## How to convert a hardware float to softw...

How do I convert a hardware float to a software float? I have a procedure that is passed floats as arguments. They could be hardware or software floats. I need to set an attribute on these floats (with setattribute). Trying to use setattribute on a hardware float produces utterly bizarre results, although, strangely, not an error. But I'd be happy converting them to software floats and then setting the attribute. I tried (separately)

UseHardwareFloats:= false;

convert(x, float, 16);

SFloat(op(x));

And, FWIW, here's the procedure, although I doubt that it'll provide any more useful information than I've already given. Note that in this procedure I've redefined log to be the base-10 logarithm. (Not that that makes the slightest difference wrt my Question.)

LogView:= proc(viewspec::{range, identical(DEFAULT)}, Range::range)
local aV, bV, aP, bP, aL, bL;
(aP,bP):= op(map(x-> 10^x, Range)); # The actual range of the ORIGINAL plot structure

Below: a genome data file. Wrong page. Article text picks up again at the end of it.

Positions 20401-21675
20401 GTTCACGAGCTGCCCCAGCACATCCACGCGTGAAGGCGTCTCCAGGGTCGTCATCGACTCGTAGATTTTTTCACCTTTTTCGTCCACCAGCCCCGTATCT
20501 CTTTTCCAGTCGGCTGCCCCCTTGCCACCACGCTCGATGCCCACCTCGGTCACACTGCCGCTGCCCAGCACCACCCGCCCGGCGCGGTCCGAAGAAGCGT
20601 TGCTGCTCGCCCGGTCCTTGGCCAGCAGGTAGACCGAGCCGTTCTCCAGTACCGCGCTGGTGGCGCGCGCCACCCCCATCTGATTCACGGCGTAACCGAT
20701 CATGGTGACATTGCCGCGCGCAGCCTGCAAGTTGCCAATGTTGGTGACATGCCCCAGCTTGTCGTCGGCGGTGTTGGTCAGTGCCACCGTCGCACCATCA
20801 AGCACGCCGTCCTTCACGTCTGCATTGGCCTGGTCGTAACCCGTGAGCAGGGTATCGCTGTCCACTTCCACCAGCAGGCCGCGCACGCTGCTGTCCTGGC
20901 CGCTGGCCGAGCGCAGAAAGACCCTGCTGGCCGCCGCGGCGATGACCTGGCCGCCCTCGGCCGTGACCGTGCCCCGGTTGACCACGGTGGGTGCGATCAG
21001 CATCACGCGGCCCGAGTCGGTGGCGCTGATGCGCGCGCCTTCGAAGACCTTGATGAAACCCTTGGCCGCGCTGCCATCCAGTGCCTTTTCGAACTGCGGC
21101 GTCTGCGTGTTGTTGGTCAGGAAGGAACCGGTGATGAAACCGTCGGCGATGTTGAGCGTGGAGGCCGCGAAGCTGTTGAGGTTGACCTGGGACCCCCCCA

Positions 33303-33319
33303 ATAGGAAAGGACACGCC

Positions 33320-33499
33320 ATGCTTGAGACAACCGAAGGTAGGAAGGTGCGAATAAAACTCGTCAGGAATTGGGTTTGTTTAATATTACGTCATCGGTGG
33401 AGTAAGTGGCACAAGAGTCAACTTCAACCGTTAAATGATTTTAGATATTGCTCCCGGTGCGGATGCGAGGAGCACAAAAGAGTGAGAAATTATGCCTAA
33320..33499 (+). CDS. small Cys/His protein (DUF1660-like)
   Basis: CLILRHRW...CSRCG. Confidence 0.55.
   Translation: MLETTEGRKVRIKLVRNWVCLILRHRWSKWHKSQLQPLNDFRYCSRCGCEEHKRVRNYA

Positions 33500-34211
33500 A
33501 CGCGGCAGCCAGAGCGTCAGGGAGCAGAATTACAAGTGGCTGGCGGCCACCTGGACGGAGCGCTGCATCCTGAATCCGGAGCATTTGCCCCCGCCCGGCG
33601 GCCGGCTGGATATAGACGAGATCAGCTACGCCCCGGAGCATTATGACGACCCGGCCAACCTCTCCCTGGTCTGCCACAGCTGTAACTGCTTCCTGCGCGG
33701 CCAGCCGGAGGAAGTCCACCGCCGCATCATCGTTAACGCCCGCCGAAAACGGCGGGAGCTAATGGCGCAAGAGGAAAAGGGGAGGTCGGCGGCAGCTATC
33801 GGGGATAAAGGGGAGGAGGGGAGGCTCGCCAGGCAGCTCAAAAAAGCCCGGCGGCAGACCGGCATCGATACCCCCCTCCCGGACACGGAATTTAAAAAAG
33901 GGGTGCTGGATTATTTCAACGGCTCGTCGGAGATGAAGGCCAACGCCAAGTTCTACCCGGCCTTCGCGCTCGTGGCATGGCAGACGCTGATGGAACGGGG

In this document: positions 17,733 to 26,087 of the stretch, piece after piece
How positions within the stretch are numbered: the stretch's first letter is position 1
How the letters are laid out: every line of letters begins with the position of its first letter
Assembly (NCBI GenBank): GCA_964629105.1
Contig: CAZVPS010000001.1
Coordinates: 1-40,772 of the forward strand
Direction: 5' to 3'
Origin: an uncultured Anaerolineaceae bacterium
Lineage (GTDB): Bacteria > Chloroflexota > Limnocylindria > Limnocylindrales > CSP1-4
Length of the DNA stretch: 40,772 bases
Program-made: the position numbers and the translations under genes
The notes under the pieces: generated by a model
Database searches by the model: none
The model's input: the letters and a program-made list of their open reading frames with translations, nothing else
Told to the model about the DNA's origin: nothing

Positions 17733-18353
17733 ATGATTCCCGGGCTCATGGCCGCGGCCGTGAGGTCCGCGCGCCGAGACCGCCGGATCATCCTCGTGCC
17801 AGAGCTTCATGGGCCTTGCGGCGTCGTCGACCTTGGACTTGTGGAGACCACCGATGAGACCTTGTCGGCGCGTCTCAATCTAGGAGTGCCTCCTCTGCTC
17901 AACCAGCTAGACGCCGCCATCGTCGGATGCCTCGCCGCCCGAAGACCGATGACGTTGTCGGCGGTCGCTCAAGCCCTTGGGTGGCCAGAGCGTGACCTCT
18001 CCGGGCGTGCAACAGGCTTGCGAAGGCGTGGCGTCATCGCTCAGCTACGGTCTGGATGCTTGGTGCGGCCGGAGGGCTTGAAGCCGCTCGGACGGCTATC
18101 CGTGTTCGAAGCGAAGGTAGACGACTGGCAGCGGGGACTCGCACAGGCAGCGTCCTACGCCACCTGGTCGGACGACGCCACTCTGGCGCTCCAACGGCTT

if viewspec = 'DEFAULT' then
setattribute(op(1,Range), aP) .. setattribute(op(2,Range), bP)
else
(aV,bV):= op(viewspec); #The user-specified view in the pre-log units
if bV <= 0 then error "upper view limit must be positive; received %1.", bV fi;
(aL,bL):= op(Range); #Actual range of the log plot structure
setattribute(`if`(aV >= aP, log(aV), aL - (aP-aV)/(min(bP,bV)-aP)*(log(min(bP,bV))-aL)), aV)

.. setattribute(`if`(bV <= bP, log(bV), bL + (bV-bP)/(bP-max(aP,aV))*(bL-log(max(aP,aV)))), bV)

end if
end proc;

In the specific use instance that I'm dealing with, the first parameter, viewspec, is DEFAULT, and the second, Range, is HFloat(-43.42...)..HFloat(43.42...).

I think the ideal solution would be to use parameter coercion to convert the arguments.